Insurance and trademarks are essential to protecting your property, both physical and intellectual. Though this may not be an exciting step when creating a new business, it is your responsibility as a new business owner to manage the risks associated with your business. Implementing the proper insurance ensures your company is protected in the event of disaster or litigation.
Changes to the ABN application process
The ATO has made recent changes to the application process for an Australian Business Number (ABN). The changes have been made as a measure to protect the process’ integrity and identify those who are attempting to misuse it.
An ABN is a unique 11 digit number that identifies your business to the government and the wider community. The recent changes focus on:
- Ensuring that those who are entitled to an ABN are the only ones who will receive one.
- Identifying people going through the application process multiple times.
- Confirming entitlement and helping people to understand their obligations.
You are only entitled to an ABN when carrying on or starting an enterprise in Australia. An enterprise includes activities done in the form of a business, including operating a charity, renting or leasing property, or acting as the trustee of a superannuation fund. It is compulsory for businesses with a GST turnover of $75,000 or more to have an ABN and be registered for GST. While businesses with a turnover of less than $75,000 can still apply for an ABN and may choose to register for GST, it is not compulsory.
There is no single test to determine cases where you are carrying on a business. However, features of a functioning business include:
- An intention to make a profit from the activity that is demonstrated by a business plan (unlike a hobby).
- The activity is a significant commercial activity that is a reasonable size and scale, involving the sale of goods or services.
- The activity is organised, systemic and is carried on in a business-like manner with records kept.
For businesses that are not yet underway, you would be expected to undertake a number of commencement activities for a successful ABN application. These activities include advertising and setting up social media or a website for the business, obtaining business licences, or consulting with financial, business or tax advisors.
Other reasons that you may be entitled to an ABN are if making supplies connected with Australia’s indirect tax zone (defined as including Australia but not its external territories or certain offshore areas), or if you are a Corporations Act company.
The ATO’s changes better define who is eligible for an ABN, helping business owners to understand their obligations in cases where there may be doubt. Consider consulting your professional advisor if further help is required.
Avoiding unfair business practices under Australian Consumer Law
Under Australian Consumer Law, there are a number of sales practices that are illegal for businesses to engage in when dealing with their customers. Unfair business practices encompass a wide range of activities, such as misleading or false statements and deceptive conduct.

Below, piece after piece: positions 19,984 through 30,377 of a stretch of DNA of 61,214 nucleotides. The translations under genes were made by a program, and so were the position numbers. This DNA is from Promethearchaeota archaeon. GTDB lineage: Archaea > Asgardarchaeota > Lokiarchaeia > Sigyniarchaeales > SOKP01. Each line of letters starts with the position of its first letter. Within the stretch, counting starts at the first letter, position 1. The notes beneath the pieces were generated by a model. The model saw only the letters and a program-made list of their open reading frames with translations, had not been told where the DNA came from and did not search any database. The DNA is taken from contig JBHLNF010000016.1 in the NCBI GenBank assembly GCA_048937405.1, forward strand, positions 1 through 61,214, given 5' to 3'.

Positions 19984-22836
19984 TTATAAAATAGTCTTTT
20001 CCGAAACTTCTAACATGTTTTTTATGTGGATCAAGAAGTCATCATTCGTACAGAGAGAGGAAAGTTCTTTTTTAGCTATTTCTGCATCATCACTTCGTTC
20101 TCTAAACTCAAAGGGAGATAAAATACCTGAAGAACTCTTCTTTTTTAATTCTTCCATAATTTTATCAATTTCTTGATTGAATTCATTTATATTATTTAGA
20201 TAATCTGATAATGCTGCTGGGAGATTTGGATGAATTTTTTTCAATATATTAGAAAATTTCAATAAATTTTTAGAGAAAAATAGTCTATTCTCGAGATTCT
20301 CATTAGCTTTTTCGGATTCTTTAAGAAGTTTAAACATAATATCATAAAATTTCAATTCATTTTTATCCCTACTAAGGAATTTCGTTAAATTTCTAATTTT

Here are some examples of illegal activities that you should be aware of as a business owner in order to avoid harsh penalties.
False or misleading statements:
It is unlawful for a business to make false or misleading representations about their goods or services that they are supplying, offering to supply, or promoting. For example, businesses may not make false or misleading statements about the standard or quality of goods or services, testimonials from other customers about the goods or services, or their price. While it will depend on the circumstances of each particular case, the maximum fine for this offence is $220,000 for individuals and $1.1 million for a body corporate.
Accepting payment without intending to supply:
Payment cannot be accepted for goods and services if businesses do not intend to supply, they intend to supply materially different goods or services, or if they are aware that they will not be able to supply the goods or services in a timely manner. However, this is not intended to affect businesses who demonstrate a genuine attempt to meet supply agreements. For example, a business may avoid prosecution if the failure to supply was due to something beyond its control.
Businesses are prohibited from acting in a manner that is against good conscience. For conduct to be classified as unconscionable, it is extremely harsh or aggressive where one party exploits another and must be more than just unfair or unreasonable. Examples of this conduct include coercing a person to sign a blank or one-sided contract, failing to disclose contractual terms, or taking advantage of low-income consumers by misleading them about prices. Whether certain conduct is deemed to be unconscionable will depend on the particular circumstances involved and may require legal action. There is a list of factors that courts may consider, including the relative bargaining strength of the parties, and the extent to which the parties acted in good faith.